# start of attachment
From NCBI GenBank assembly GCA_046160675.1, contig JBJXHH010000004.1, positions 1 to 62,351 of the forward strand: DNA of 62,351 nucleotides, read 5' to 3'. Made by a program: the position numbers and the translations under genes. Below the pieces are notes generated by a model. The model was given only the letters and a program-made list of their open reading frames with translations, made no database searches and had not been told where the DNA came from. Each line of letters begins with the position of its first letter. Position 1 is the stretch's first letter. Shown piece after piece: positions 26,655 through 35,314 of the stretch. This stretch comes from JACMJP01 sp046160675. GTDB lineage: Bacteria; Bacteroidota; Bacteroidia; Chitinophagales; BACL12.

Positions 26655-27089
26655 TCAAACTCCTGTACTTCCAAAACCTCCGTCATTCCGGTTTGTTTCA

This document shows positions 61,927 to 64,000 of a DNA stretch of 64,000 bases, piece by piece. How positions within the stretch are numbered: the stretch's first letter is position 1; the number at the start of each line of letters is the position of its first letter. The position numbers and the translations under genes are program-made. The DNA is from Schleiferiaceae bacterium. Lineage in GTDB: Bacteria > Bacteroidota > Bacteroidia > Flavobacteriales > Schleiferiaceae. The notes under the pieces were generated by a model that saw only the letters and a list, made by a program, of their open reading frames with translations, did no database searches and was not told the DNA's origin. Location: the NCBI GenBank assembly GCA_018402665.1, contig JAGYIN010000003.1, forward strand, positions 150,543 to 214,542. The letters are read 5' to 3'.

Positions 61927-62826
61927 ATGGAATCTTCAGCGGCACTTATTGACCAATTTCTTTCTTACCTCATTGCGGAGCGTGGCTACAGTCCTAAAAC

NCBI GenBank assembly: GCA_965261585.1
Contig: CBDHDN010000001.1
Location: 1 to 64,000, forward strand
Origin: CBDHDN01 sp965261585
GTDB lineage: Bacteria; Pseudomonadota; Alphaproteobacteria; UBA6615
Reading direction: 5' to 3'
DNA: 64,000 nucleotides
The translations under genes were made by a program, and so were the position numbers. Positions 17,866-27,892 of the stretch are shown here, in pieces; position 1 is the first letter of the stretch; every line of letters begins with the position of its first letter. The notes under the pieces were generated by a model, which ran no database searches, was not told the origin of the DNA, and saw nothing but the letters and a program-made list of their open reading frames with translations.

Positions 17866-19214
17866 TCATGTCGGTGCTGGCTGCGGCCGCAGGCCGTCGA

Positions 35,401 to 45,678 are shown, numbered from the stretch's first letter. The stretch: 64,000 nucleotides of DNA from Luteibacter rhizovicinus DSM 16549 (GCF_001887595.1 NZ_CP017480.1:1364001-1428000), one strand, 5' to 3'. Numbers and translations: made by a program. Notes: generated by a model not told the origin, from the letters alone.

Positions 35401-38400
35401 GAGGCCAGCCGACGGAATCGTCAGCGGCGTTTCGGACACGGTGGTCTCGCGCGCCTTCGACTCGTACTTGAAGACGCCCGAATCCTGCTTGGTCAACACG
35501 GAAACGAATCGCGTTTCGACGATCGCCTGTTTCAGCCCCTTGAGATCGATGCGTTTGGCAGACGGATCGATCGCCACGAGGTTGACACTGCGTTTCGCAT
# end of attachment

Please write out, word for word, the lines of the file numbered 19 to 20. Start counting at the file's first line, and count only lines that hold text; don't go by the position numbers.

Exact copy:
35401 GAGGCCAGCCGACGGAATCGTCAGCGGCGTTTCGGACACGGTGGTCTCGCGCGCCTTCGACTCGTACTTGAAGACGCCCGAATCCTGCTTGGTCAACACG
35501 GAAACGAATCGCGTTTCGACGATCGCCTGTTTCAGCCCCTTGAGATCGATGCGTTTGGCAGACGGATCGATCGCCACGAGGTTGACACTGCGTTTCGCAT